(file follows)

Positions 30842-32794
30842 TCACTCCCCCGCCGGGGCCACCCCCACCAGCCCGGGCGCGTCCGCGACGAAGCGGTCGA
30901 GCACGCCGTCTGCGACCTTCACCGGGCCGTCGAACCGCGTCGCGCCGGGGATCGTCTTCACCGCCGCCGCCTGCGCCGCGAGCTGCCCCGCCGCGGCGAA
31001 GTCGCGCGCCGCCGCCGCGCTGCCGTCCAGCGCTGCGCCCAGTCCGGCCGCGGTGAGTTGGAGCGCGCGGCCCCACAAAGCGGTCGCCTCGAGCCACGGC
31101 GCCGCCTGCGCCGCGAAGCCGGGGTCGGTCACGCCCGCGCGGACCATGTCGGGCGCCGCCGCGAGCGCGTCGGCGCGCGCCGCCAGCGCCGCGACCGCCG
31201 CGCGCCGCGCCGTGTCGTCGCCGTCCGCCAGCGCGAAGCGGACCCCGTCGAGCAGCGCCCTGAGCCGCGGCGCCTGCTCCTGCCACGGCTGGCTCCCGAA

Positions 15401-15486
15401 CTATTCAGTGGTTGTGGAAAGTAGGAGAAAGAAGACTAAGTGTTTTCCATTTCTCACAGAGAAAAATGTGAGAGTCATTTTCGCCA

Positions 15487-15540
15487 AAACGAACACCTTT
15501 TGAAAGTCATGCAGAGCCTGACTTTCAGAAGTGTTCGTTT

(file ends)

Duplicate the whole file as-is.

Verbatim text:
Positions 30842-32794
30842 TCACTCCCCCGCCGGGGCCACCCCCACCAGCCCGGGCGCGTCCGCGACGAAGCGGTCGA
30901 GCACGCCGTCTGCGACCTTCACCGGGCCGTCGAACCGCGTCGCGCCGGGGATCGTCTTCACCGCCGCCGCCTGCGCCGCGAGCTGCCCCGCCGCGGCGAA
31001 GTCGCGCGCCGCCGCCGCGCTGCCGTCCAGCGCTGCGCCCAGTCCGGCCGCGGTGAGTTGGAGCGCGCGGCCCCACAAAGCGGTCGCCTCGAGCCACGGC
31101 GCCGCCTGCGCCGCGAAGCCGGGGTCGGTCACGCCCGCGCGGACCATGTCGGGCGCCGCCGCGAGCGCGTCGGCGCGCGCCGCCAGCGCCGCGACCGCCG
31201 CGCGCCGCGCCGTGTCGTCGCCGTCCGCCAGCGCGAAGCGGACCCCGTCGAGCAGCGCCCTGAGCCGCGGCGCCTGCTCCTGCCACGGCTGGCTCCCGAA

Positions 15401-15486
15401 CTATTCAGTGGTTGTGGAAAGTAGGAGAAAGAAGACTAAGTGTTTTCCATTTCTCACAGAGAAAAATGTGAGAGTCATTTTCGCCA

Positions 15487-15540
15487 AAACGAACACCTTT
15501 TGAAAGTCATGCAGAGCCTGACTTTCAGAAGTGTTCGTTT